You’ve got to love the sound of Church Bells. I know the Prophet Muhammad (pbuh) didn’t approve but there’s something so English, so evocative about a Sunday morning peal. BBC Radio Four may have callously discarded the UK Theme from its broadcasts some years ago but if you’re awake early enough (on either Sunday or Monday mornings) you can hear a recording of church bells in all their clanging glory.
Housman not only mentions them in his poetry, but mentions these very bells, the bells we heard while on holiday in the forgotten gem of English counties, Shropshire. In ‘The Recruit;, he writes:
Leave your home behind, lad,
And reach your friends your hand,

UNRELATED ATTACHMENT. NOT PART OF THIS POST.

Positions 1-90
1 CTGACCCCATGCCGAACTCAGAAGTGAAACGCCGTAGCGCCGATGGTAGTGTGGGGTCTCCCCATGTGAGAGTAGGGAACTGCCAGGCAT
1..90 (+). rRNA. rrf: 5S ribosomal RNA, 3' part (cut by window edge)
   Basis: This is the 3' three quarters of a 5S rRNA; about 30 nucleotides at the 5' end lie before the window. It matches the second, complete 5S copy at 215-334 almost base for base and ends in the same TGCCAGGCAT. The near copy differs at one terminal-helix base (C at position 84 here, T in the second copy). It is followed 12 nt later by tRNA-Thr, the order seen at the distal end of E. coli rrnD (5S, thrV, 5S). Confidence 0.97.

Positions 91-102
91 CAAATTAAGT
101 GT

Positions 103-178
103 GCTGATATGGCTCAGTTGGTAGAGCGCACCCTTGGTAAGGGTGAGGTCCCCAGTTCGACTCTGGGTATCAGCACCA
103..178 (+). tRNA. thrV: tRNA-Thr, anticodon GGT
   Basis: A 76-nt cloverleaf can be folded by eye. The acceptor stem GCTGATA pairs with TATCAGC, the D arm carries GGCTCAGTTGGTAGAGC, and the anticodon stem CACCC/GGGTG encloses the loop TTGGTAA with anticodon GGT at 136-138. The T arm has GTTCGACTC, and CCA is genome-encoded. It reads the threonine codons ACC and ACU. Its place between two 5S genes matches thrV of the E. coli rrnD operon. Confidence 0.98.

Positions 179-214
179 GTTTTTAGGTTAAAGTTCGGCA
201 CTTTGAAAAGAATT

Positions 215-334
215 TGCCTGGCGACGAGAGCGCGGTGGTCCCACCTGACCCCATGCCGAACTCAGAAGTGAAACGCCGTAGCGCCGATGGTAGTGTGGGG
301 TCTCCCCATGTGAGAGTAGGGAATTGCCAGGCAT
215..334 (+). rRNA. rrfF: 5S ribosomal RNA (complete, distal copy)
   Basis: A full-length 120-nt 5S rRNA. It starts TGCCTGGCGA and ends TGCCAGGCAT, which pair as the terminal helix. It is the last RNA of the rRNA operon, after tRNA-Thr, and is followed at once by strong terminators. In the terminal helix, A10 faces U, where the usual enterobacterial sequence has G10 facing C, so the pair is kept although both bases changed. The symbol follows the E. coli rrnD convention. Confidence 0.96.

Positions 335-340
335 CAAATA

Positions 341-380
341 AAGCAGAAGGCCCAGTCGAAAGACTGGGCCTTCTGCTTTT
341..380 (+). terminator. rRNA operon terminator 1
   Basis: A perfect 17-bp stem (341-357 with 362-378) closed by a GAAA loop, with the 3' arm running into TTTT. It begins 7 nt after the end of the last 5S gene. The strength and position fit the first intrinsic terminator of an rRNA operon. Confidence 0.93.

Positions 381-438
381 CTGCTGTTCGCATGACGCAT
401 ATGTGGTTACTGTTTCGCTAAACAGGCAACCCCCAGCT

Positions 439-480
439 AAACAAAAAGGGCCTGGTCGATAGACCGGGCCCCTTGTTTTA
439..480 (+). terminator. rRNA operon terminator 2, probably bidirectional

And go, and luck go with you
While Ludlow tower shall stand.
Oh, come you home of Sunday
When Ludlow streets are still
And Ludlow bells are calling
To farm and lane and mill,
And here they are. The ring of ten bells is considered to be among the finest in the country, and are of considerable historical interest. Six were cast in 1792 by Abraham Rudhall of Gloucester with the tenor weighing in at 17cwt. They are tuned to Fifth Comma Meantone Temprement and are in the key of E. So now you know…